Israeli identity formation and the Arab-Israeli conflict in election platforms, 1969-2006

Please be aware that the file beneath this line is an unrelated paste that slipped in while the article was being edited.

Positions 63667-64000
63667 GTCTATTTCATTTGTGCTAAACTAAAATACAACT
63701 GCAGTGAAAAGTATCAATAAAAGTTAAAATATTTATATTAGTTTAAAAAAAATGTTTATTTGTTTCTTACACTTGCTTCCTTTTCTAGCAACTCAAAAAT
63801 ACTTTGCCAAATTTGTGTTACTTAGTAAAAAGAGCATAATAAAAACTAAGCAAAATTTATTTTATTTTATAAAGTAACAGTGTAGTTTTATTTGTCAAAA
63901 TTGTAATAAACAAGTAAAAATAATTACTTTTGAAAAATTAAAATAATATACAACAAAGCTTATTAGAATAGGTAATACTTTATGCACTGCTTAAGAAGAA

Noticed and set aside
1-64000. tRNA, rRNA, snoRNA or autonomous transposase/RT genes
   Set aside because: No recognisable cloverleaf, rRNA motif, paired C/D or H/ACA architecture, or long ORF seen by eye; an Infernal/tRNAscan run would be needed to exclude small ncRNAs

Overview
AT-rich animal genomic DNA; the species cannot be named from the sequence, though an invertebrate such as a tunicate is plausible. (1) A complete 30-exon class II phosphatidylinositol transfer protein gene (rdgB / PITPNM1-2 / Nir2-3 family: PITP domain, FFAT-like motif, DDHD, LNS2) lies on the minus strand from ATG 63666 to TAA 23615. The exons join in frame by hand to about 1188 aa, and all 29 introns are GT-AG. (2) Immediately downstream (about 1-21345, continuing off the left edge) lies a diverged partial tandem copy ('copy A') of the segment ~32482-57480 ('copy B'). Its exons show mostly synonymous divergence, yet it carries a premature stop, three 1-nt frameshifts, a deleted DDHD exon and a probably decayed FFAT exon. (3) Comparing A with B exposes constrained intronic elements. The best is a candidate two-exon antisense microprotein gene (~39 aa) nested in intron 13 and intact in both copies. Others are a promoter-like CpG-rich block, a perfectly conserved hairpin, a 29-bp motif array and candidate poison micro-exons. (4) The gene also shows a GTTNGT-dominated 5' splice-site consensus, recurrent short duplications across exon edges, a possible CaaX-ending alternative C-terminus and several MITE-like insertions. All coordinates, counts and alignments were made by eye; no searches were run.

This study focuses on the relationship between national identity and intractable conflict. Abdelal's definition of collective identity that refers to the level of agreement regarding the purposes, practices, relational comparisons with other entities, and narratives that define collective identity was adapted to national identity during intractable conflict and was later applied to Israel's national identity. A review of the Israeli 1969-2006 election platforms shows that in the 1980s and 1990s significant changes occurred in Israel's national identity. The most significant changes included: changes regarding the territorial purpose of Israeli identity; changes in practices on who may become an Israeli citizen; changes of perception of the relationship between Israel and the Arabs; and a growing Israeli acceptance of Palestinian identity. Since 2000, following the failure of the Israeli-Palestinian peace process, some components of Israeli national identity have reverted to their original form. The study indicates that the Arab-Israeli conflict triggered changes in Israel's national identity, but the conflict also seemed affected by changes in that identity. The article connects the changes in Israeli national identity to specific mechanisms and conditions of conflict resolution and reconciliation.
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